22 November 2013

Out of the garden and into the fire

Wrong man, wrong era, wrong predictions... wrong subjects?

I've been sitting on my paperback copy of Erik Larson's IN THE GARDEN OF BEASTS for a while. I thought I would take it on a vacation but the timing was never right. I liked this book, but it also didn't sit well with me. I didn't feel satisfied that any kind of justice had been done. Maybe my expectations were too high?

The book follows the work life of one William Dodd, who served as the U.S. Ambassador to Germany from 1933-37. Far from a politico, Dodd was a history professor at the University of Chicago prior to his appointment who thought a government position would allow him more time than teaching to work on his history of the Old South. For a lot of reasons, he didn't know what he was getting into, but perhaps no one could have prepared him for conducting diplomatic relations with an ailing President Hindenberg and the nascent, ever more aggressive Nazi party. While most Americans felt that the threat of Germany regaining military power was grossly exaggerated -- some even admiring Hitler for getting the mighty machine going again -- Nazis were beating and jailing visiting tourists for not heiling correctly.

Just like Larson's breakout THE DEVIL IN THE WHITE CITY, the author runs Dodd's story in parallel with another's at the same time, this one his daughter Martha (who I will refer to by first name from here on out to avoid confusion). A 29-year-old divorcee who ran in literary circles in Chicago, Martha kept a very detailed diary of her impressions of Nazi Germany and the men she was seeing, some of them high-ranking Nazis.

Both of these characters are uniquely frustrating. Dodd may not have been the most powerful man in US-German relations, in part due to internal politics (particularly the "Pretty Good Club" culture of rich diplomats who spend all their time schmoozing, who hated him), but his timid protestations to the Nazi regime and even Hitler that his practices were extreme seem spineless. He displayed a fair amount of what we would now call anti-Semitism*, and seemingly could have done more to help Jews in Berlin get safe passage out (or to encourage the U.S. to change its immigration policies). I didn't realize how strongly I felt about Dodd until I read a section on how historians of his day regarded him -- not as a bystander, but as a Cassandra figure, a peacemaker. Out of a little rebellion and a little young lust, Martha finds the Nazis fascinating and for a time even defends them to her parents; at her best she just seems like a lovesick twit who had no idea how serious the situation in Germany was.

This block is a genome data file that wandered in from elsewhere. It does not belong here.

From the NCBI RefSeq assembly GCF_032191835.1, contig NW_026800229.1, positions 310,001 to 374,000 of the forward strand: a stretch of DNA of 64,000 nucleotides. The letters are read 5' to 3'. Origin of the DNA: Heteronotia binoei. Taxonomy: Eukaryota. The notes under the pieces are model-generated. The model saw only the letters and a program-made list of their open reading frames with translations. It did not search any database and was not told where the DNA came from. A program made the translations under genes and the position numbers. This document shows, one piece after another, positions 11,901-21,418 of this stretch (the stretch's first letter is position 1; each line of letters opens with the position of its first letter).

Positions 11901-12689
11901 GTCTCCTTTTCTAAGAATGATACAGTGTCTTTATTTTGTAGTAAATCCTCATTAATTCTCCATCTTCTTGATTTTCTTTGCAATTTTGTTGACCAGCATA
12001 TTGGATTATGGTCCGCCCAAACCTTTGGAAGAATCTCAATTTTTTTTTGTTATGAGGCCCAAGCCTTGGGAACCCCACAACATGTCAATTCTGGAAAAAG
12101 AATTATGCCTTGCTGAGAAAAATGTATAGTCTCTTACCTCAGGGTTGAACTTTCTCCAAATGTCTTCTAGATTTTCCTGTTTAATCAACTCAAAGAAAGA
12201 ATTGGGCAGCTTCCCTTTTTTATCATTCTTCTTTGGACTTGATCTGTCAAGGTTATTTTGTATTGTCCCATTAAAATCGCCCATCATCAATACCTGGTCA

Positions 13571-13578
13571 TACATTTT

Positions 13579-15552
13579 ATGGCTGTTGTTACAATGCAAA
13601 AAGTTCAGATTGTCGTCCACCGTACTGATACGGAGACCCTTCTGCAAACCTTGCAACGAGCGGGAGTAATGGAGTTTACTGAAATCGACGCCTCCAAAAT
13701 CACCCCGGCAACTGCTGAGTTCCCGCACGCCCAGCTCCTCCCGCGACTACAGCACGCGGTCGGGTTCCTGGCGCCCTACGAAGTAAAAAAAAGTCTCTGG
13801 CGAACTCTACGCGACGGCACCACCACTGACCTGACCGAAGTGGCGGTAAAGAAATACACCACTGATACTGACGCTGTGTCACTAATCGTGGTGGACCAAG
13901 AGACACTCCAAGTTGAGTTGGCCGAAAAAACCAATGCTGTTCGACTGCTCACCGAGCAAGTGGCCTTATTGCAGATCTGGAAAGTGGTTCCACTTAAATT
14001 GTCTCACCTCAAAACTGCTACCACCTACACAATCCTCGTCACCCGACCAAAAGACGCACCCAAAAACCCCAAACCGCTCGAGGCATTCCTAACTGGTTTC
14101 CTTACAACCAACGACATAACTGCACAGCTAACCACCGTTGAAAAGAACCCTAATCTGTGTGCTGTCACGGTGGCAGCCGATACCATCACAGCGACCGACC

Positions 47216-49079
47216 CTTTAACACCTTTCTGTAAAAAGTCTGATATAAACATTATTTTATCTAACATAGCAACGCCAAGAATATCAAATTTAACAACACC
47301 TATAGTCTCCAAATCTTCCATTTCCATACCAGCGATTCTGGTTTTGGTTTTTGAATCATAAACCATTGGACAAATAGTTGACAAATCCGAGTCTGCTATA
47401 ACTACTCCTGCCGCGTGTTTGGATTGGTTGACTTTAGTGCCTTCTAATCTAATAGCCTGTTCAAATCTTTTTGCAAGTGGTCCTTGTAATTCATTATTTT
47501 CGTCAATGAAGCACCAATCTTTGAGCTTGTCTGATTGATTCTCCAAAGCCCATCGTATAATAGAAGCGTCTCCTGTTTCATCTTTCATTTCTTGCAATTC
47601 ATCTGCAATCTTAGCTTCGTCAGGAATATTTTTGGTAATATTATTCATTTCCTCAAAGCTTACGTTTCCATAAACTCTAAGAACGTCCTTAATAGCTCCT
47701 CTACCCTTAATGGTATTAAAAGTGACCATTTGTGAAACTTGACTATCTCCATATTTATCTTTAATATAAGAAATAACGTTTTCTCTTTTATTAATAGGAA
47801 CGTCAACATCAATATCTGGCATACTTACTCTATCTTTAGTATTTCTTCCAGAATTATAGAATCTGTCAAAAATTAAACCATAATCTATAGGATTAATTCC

Hokey book-group reading guides at the backs of books often provide questions to readers like "What would you do in this situation?" (Also a question often asked of young readers.) That question would be absurd when it comes to IN THE GARDEN OF BEASTS, whose context is so unique and specific it's impossible to know how any other person might act. Yet, here I am judging Mr. Dodd for his inaction at a time when history has mostly forgotten him. Maybe there's no happy ending possible when a book ends fundamentally at the start of World War II. Knowing what I know, I can't pretend not to know the terrible things that are about to happen, and it's just a short hop from there to asking: why didn't somebody do something? 

*My other major take-away from this book is how prevalent and toothy anti-Semitism was in this era, particularly in the U.S. I knew, I suppose, but the specifics are just shocking all over again. That this went on as recently as my grandparents' generation... well, it was definitely a wake-up call.

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